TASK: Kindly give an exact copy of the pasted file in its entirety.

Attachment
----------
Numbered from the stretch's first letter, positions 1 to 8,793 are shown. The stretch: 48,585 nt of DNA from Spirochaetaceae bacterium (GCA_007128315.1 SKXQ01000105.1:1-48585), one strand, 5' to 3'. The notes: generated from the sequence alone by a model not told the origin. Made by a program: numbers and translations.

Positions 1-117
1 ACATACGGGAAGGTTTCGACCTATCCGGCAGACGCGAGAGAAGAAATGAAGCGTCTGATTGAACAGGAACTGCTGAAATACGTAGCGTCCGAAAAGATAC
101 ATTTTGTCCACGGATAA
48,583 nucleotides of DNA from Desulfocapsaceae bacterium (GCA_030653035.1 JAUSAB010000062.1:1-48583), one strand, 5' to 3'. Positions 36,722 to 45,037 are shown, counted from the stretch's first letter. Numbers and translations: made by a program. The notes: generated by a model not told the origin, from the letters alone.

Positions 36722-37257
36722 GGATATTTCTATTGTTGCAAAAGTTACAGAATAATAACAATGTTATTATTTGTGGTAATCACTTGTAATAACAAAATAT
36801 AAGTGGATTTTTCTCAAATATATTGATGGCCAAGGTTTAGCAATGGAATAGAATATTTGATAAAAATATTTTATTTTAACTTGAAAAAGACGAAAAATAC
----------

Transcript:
Numbered from the stretch's first letter, positions 1 to 8,793 are shown. The stretch: 48,585 nt of DNA from Spirochaetaceae bacterium (GCA_007128315.1 SKXQ01000105.1:1-48585), one strand, 5' to 3'. The notes: generated from the sequence alone by a model not told the origin. Made by a program: numbers and translations.

Positions 1-117
1 ACATACGGGAAGGTTTCGACCTATCCGGCAGACGCGAGAGAAGAAATGAAGCGTCTGATTGAACAGGAACTGCTGAAATACGTAGCGTCCGAAAAGATAC
101 ATTTTGTCCACGGATAA
48,583 nucleotides of DNA from Desulfocapsaceae bacterium (GCA_030653035.1 JAUSAB010000062.1:1-48583), one strand, 5' to 3'. Positions 36,722 to 45,037 are shown, counted from the stretch's first letter. Numbers and translations: made by a program. The notes: generated by a model not told the origin, from the letters alone.

Positions 36722-37257
36722 GGATATTTCTATTGTTGCAAAAGTTACAGAATAATAACAATGTTATTATTTGTGGTAATCACTTGTAATAACAAAATAT
36801 AAGTGGATTTTTCTCAAATATATTGATGGCCAAGGTTTAGCAATGGAATAGAATATTTGATAAAAATATTTTATTTTAACTTGAAAAAGACGAAAAATAC